Vol. 5 Num 479 Fri. September 30, 2005  
Letters to Editor

Dr. Ahmed's revelation

I enjoy reading Dr. Fakhruddin Ahmed's column "Letter from America." Dr. Ahmed never forgets to mention that he is from Princeton; the idea is probably to impress the readers with his Ivy League connection. Dr. Ahmed is a person of all seasons and a storehouse of all knowledge. Sometimes he lectures on the racial discrimination and Islamophobia that is gripping the United States, his opted homeland. Sometimes he introduces us to his nephew who, notwithstanding racial discrimination and Islamophobia, became the second Rhodes Scholar of Bangladeshi origin, Dr. Ahmed being the first. When he came on holidays to Bangladesh, Dr. Ahmed wondered why the natives were complaining of high costs of living when things were so cheap and a journey by rickshaw cost only a few cents. Once he even gave some tips to Tiger Wood on how to improve his golf swing although he admits never to have hit the golf green.

On 23 September 2005, he appeared with a number of new and brilliant hypotheses. According to him, 16 Senators and Members of the House of Representative, who petitioned to US Secretary of State Condoleezza Rice to raise Bangladesh's human rights issues in the UN, were duped into signing the petition by a group of influential Bangladeshis from Boston area. He wants us to believe that such stalwarts like Senators Edward Kennedy, John Kerry or Patrick Leahy can be duped or persuaded to sign a paper that was extremely strong and sensitive in its content. He argues that the signatories, all except one from New England states, had eyes on Bangladeshi vote bank. For this to be true, there must be thousands of voters of Bangladeshi origin in those states and they by and large support the petition. The fact is on the contrary. Outside the big metropolis of New York and LA, the Bangladeshis are too few to be counted or considered as "Vote Bank." Moreover, most Bangladeshi immigrants are too busy to be bothered about what Senator Kennedy or such bigwigs do. If these were not enough, Dr. Fakhruddin had another conjecture - some Bangladeshi immigrants, with a view to embarrassing the government of Bangladesh, might have forged the petition. He requested the Ministry of Foreign Affairs to get it verified from the US State Department.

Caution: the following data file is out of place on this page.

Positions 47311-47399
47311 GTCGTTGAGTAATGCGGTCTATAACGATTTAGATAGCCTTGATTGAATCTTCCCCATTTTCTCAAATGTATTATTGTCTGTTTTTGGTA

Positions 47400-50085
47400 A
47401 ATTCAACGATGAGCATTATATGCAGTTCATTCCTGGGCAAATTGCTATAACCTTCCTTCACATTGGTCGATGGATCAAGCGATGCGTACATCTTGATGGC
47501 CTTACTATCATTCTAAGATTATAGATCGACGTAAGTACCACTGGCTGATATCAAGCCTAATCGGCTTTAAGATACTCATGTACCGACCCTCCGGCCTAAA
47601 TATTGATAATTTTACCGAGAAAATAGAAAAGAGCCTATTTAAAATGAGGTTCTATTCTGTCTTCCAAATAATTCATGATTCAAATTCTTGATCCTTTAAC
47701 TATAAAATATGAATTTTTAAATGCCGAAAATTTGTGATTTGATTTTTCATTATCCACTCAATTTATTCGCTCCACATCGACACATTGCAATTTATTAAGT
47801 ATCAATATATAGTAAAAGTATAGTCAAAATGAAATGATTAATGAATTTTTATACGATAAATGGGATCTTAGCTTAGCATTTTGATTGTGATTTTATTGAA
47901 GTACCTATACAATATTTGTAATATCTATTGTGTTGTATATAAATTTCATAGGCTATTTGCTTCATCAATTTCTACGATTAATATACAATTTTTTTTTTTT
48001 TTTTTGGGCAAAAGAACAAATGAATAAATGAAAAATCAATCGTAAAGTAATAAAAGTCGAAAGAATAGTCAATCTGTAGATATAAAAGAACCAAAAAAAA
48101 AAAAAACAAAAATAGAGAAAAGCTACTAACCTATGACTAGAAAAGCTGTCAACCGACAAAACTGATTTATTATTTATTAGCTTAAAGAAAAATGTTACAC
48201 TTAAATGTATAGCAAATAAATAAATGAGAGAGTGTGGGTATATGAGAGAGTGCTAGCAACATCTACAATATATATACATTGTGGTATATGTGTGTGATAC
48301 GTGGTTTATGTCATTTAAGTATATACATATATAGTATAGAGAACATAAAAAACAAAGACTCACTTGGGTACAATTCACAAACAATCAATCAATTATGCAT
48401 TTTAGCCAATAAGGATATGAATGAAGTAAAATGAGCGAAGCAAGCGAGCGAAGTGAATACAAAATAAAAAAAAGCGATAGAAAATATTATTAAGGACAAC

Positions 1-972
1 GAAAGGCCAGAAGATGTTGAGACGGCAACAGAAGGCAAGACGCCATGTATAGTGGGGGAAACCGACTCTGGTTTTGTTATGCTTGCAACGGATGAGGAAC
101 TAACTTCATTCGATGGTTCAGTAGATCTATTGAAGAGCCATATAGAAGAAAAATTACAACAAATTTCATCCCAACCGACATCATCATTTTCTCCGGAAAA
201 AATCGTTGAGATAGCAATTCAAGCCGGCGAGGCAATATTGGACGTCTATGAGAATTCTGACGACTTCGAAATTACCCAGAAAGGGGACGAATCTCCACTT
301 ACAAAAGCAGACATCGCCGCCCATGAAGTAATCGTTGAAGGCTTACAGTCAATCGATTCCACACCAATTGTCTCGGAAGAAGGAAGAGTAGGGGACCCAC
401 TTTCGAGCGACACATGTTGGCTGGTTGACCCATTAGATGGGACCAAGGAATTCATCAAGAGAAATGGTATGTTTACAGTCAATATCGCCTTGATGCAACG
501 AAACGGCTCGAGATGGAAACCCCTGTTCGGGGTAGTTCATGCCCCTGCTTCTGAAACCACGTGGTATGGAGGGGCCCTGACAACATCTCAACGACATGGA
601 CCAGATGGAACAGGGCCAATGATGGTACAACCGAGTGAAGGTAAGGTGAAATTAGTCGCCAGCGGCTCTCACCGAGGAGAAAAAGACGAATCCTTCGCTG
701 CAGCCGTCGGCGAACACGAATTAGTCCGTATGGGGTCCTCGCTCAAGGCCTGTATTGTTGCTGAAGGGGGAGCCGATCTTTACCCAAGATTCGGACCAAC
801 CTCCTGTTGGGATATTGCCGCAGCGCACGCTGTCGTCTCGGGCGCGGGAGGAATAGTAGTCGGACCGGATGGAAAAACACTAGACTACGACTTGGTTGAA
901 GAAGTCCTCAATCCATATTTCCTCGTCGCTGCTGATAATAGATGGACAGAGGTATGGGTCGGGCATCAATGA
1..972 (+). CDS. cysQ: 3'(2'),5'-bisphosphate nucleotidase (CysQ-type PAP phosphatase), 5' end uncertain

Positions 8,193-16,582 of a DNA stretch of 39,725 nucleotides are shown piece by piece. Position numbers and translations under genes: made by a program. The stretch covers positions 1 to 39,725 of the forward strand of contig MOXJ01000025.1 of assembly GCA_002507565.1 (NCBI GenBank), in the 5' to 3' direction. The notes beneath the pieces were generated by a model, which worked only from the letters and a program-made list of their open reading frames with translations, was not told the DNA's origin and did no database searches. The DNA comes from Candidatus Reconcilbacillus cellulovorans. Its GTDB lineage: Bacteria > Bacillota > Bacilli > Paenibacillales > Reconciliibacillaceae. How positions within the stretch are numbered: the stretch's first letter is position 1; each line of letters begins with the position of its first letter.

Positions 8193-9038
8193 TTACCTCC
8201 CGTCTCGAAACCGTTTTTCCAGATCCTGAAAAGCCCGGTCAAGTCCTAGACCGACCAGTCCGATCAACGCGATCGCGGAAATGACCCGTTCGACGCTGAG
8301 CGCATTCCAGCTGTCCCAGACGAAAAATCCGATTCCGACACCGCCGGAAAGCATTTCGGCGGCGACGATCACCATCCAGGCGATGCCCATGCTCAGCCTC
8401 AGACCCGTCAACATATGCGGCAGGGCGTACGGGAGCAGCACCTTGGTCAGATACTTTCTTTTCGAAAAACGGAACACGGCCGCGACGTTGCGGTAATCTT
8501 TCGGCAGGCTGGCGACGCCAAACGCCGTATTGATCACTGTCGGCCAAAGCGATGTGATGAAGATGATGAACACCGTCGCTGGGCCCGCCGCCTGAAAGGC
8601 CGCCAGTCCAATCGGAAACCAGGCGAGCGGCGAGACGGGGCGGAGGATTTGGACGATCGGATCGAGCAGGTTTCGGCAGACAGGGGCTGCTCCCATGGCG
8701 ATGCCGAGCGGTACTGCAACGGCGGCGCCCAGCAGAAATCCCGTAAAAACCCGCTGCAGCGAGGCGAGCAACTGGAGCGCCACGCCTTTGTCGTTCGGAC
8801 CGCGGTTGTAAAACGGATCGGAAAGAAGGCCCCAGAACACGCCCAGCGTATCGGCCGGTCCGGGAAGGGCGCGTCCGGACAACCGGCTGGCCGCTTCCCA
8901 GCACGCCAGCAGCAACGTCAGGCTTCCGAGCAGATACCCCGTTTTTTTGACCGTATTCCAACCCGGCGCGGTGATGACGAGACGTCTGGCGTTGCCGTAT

This is not the first time Dr. Ahmed had tried to smokescreen the issues. The fact is that persons such as Senator Kennedy are a genuine and trusted friend of Bangladesh. How can one forget the very positive role played by the Senator in our War of Liberation in 1971?